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    The large- and small-scale environments around optically-selected AGN host galaxies and a control sample of non-active galaxies in the MaNGA survey have been investigated in order to evaluate the importance of the environment in AGN triggering. Using the MaNGA integral field spectroscopy, we quantify non-circular motions of the ionized gas and detect an excess of radial gas motions in AGN hosts relative to control galaxies, not associated to AGN feedback and are most likely the result of tidal interactions, possibly associated with the triggering of the AGN. We find that the large-scale environments are similar for the AGN hosts and control galaxies in our sample and are biased towards lower large-scale densities and group virial masses, suggestive that the large-scale environment properties is only relevant to the AGN phenomenon in an indirect way, in the form, e.g. of the morphology-density relation. The small-scale environment, as measured by the frequency and luminosity of close neighbours, was also found to be similar for AGN and control galaxies. However, we find a correlation between the intensity of the non-circular gas motions in AGN hosts and the strength of the tidal field, while the control sample does not present such correlation. Also, AGN hosts with the most intense radial gas motions present larger tidal fields than their control galaxies. These findings indicate that at least a fraction of the AGN hosts in our sample have been triggered by tidal interactions with nearby galaxies.

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    We present a detailed analysis of the ionized gas distribution and kinematics in the inner ∼ 200 pc of NGC 4546, host of a low-luminosity active galactic nucleus (LLAGN). Using GMOS−IFU observations, with a spectral coverage of 4736–6806 Å  and an angular resolution of 0.7 arcsec, we confirm that the nuclear emission is consistent with photoionization by an AGN, while the gas in the circumnuclear region may be ionized by hot low-mass evolved stars. The gas kinematics in the central region of NGC 4546 presents three components: (i) a disc with major axis oriented along a position angle of 43° ± 3°, counter rotating relative to the stellar disc; (ii) non-circular motions, evidenced by residual velocities of up to 60 km s−1, likely associated with a previous capture of a dwarf satellite by NGC 4546; and (iii) nuclear outflows in ionized gas, identified as a broad component (σ ∼ 320 km s−1) in the line profiles, with a mass outflow rate of $\dot{M}_{\rm out} = 0.3 \pm 0.1$ M⊙ yr−1 and a total mass of Mout = (9.2 ± 0.8) × 103 M⊙ in ionized gas, corresponding to less than 3 per cent of the total mass of ionized gas in the inner 200 pc of NGC 4546. The kinetic efficiency of the outflow is roughly 0.1 per cent, which is smaller than the outflow coupling efficiencies predicted by theoretical studies to AGN feedback become efficient in suppressing star formation in the host galaxy.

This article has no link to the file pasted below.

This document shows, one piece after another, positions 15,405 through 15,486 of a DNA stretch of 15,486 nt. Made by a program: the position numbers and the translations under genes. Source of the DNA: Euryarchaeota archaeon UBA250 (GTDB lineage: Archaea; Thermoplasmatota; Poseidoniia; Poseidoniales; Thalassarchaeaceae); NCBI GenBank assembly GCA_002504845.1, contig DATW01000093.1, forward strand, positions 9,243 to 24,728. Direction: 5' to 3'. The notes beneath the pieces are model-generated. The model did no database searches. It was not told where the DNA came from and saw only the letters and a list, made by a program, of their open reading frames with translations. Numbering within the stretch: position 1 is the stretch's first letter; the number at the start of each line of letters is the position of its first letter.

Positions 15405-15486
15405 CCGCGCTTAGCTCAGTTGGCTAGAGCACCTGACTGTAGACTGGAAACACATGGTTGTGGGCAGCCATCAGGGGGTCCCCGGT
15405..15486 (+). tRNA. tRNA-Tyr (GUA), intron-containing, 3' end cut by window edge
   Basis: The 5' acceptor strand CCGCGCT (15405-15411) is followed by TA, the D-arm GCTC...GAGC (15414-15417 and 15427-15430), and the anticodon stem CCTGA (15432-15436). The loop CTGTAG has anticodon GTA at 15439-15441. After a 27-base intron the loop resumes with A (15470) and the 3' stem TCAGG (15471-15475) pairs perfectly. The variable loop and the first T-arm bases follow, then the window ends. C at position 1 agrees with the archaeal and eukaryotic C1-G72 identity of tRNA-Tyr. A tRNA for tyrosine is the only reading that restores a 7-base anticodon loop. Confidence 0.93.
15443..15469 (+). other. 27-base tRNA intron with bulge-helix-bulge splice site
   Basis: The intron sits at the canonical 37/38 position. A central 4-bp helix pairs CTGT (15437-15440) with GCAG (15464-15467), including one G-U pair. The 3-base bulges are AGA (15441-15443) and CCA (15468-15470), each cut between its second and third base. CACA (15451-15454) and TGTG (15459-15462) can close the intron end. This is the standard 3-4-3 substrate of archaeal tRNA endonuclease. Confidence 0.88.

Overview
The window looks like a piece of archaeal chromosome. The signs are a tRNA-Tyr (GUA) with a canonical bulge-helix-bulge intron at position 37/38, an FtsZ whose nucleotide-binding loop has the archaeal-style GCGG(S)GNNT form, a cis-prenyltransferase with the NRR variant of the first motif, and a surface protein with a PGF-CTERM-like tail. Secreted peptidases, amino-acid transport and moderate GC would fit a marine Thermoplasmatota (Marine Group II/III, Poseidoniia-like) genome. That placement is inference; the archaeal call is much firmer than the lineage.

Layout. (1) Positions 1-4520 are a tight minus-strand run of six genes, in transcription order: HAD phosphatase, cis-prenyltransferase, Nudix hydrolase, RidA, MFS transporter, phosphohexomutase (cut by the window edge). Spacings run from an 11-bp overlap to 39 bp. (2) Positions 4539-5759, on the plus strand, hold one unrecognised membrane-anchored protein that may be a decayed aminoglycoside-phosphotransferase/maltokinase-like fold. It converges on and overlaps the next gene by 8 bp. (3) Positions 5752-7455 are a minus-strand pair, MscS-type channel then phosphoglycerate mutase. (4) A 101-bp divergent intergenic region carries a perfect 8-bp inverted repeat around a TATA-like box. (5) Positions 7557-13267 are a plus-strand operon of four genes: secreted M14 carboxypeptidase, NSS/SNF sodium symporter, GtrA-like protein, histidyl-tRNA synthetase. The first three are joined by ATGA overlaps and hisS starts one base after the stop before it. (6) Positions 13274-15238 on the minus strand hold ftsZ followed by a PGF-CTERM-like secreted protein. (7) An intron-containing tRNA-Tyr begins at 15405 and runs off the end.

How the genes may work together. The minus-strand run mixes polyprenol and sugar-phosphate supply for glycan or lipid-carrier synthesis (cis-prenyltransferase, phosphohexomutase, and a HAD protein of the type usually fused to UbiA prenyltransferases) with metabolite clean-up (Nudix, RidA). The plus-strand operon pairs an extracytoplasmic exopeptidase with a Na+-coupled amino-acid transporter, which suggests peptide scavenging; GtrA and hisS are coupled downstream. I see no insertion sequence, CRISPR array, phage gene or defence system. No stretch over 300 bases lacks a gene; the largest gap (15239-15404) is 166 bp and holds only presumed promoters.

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    We use Gemini integral field unit observations to map the stellar population properties in the inner region (∼680 × 470 pc2) of the galaxy NGC 6868. In order to understand the physical and chemical properties of the stellar content of this galaxy, we performed stellar population synthesis using the starlight code with the MILES simple stellar population models. We measured the absorption line indices Fe4383, Mg2, Mgb, Fe5270, and Fe5335 for the whole FoV, and used them to derive Fe3 and [MgFe]’. These indices were used to derive [α/Fe]. This galaxy is dominated by old metal-rich populations (12.6 Gyr; 1.0 and 1.6 Z⊙) with a negative metallicity gradient. We also found a recent (∼63 Myr) metal-rich (1.6 Z⊙) residual star formation in the centre of the galaxy. A dust lane with a peak extinction in the V band of 0.65 mag is seen. No signs of ordered stellar motion are found and the stellar kinematics is dispersion dominated. All indices show a spatial profile varying significantly along the FoV. Mg2 shows a shallow gradient, compatible with the occurrence of mergers in the past. Mgb and Fe3 profiles suggest different enrichment processes for these elements. We observe three distinct regions: for R< 100 pc and R > 220 pc, Mg2, Mgb anticorrelate with respect to Fe3 and [MgFe]’, and for 100 pc <R< 220 pc, they correlate, hinting at different enrichment histories. The [α/Fe] profile is really complex and has a central value of ∼0.2 dex. We interpret this as the result of a past merger with another galaxy with a different [α/Fe] history, thus explaining the [α/Fe] maps.

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  4. Abstract